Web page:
1. Court ordered blocking: The persisting wide-spread ban on pornographic websites seemingly finds legality in a direction by DOT dated 31.07.2015 which used the list of 857 pornographic websites produced by the Petitioner in Kamlesh Vaswani v. Union of India (W.P. Civil No. 177 of 2013). We have pointed out that the DOT subsequently issued a clarification to ISPs stating that only those websites that hosted child abuse content were required to be blocked. The Uttarakhand High Court initially ordered blocking of websites mentioned in the DOT notification dated 31.07.2015 but during the hearing, the DOT clarified that it had issued another notification requiring ISPs to only block websites featuring child porn. The Uttarakhand High Court made note of this clarification and disposed the case.
  2. Violation of license conditions: The amended Unified License terms made on the recommendations of the TRAI on net neutrality prohibit any discriminatory treatment of content and blocking has been very clearly included in sub-clause iv(b) with the exception of court or government orders, which once again is not in effect.

The sole exception

IFF has a clear position against child porn and any abuse related imagery where we hold a clear view that pro-active blocking by ISPs is a permissible action but needs to be done with post-decisional transparency and regular checks to ensure that this exception does not become the rule. We inform that even as per the 2011 Report of the UN Special Rapporteur in para 18, notes that child abuse content is a clear exception to the justification of blocking measures subject to the effective safeguards in place to prevent abuse of such restriction.Therefore, with no Central Government/Court ordered blocks, there is no reason for these blocks.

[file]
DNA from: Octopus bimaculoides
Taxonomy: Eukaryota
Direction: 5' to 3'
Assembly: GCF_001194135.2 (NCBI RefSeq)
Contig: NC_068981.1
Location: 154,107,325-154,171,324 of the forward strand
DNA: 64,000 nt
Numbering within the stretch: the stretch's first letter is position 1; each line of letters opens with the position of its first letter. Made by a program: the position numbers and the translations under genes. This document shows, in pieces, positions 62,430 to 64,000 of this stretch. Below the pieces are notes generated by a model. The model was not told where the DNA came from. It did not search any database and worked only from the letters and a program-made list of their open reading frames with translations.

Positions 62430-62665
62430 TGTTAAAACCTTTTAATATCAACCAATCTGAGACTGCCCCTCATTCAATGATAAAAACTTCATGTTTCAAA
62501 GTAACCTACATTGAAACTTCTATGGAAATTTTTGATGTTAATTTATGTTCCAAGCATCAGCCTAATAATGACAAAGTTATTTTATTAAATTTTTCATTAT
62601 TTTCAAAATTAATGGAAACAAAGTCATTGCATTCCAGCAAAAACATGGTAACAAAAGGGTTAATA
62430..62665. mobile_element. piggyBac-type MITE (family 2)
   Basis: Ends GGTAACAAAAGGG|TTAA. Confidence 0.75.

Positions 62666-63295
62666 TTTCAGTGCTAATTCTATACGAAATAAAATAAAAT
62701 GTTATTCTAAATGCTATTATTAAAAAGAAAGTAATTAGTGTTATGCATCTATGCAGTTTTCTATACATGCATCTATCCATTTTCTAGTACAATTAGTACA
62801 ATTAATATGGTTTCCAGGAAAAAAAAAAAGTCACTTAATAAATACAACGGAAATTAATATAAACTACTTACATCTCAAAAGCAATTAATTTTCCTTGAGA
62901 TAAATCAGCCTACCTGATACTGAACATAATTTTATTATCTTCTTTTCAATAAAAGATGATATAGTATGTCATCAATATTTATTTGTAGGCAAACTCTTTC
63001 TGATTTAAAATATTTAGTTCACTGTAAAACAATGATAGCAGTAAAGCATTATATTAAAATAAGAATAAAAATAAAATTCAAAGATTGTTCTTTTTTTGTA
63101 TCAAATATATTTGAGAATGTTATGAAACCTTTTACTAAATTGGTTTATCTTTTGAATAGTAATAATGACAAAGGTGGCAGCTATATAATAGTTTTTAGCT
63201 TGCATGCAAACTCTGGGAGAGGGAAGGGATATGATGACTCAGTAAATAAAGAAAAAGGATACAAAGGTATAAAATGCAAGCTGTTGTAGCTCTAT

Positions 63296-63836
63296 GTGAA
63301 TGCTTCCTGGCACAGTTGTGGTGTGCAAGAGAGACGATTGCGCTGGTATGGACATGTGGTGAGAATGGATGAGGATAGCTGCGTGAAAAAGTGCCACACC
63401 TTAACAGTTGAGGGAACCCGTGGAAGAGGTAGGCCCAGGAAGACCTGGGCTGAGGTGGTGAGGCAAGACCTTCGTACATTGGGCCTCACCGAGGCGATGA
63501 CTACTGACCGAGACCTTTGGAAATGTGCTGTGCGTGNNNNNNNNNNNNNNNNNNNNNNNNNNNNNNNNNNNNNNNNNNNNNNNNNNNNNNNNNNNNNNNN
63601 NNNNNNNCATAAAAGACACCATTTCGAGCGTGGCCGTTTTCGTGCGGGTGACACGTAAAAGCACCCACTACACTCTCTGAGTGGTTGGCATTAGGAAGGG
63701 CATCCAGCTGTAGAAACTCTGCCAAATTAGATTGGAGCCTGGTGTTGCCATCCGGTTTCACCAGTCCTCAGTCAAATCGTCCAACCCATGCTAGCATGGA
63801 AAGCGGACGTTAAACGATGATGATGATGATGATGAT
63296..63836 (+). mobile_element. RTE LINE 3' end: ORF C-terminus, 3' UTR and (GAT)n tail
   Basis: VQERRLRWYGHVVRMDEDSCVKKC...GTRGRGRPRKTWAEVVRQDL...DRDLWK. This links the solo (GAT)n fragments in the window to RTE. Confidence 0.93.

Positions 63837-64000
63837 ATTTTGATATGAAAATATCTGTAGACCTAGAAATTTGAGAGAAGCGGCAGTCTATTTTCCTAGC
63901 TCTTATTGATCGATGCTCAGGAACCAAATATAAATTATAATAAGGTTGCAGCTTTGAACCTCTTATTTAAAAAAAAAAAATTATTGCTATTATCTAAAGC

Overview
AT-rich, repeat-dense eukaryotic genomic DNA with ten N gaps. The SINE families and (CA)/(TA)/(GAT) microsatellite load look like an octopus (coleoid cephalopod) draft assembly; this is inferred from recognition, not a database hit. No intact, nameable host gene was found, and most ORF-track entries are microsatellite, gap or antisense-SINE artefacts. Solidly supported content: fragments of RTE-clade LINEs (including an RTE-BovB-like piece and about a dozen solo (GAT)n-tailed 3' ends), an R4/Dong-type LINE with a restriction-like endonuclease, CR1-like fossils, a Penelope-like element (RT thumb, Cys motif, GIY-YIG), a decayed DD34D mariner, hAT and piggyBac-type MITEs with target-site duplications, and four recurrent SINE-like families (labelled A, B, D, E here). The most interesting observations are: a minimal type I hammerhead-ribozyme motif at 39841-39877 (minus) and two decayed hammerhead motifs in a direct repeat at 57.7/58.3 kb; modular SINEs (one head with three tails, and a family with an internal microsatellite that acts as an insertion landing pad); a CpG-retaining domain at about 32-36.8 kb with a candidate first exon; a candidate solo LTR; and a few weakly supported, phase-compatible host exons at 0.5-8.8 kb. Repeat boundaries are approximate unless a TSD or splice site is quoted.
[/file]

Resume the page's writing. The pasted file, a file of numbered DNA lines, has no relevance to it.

Under who's authority?

As you can clearly see, there is no legal justification for such arbitrary and unwarranted blocking and no clarity in case there are Central Government orders. We write to the ISPs with three requests:

  1. Conduct an internal legal review: We believe many websites have been blocked in India by ISPs historically without any clear legal basis as on date. There may have been historical reasons which are invalid today. For instance any interim directions in a case before the Uttrakhand High Court which was disposed off. Hence, the interim orders for blocking do not hold good any longer.
  2. Provide legal reasoning: To provide the legal basis under which the continued blocking of pornographic websites such as PornHub and the recent instances of IndianKanoon, Reddit, SoundCloud, the Telegram domain, and Playboy.
  3. Provide clarity: If there are Central Government orders restricting access to certain websites, we ask that they made available to the public in order to provide users with clear reasons for such blocking to ensure it does not portray that arbitrary blocking by ISPs are conducted.

We have continuously emphasised on how website blocking is one of the clearest forms of net neutrality violations if done by ISPs pro-actively and without a clear direction of Court or by Government Authorities as per law. We will keep working tirelessly on the need for the enforcement of net neutrality through adequate mechanism to pro-actively monitors, reports and provide users with a well established redressal process to address violations. Until then, we will continue to engage with the Government and ISPs institutions to ensure there is clarity and legality in website blockings.

Links to important documents and posts

  • Notice to ISPs on website blocking (link)
  • Why is porn being blocked in India (link)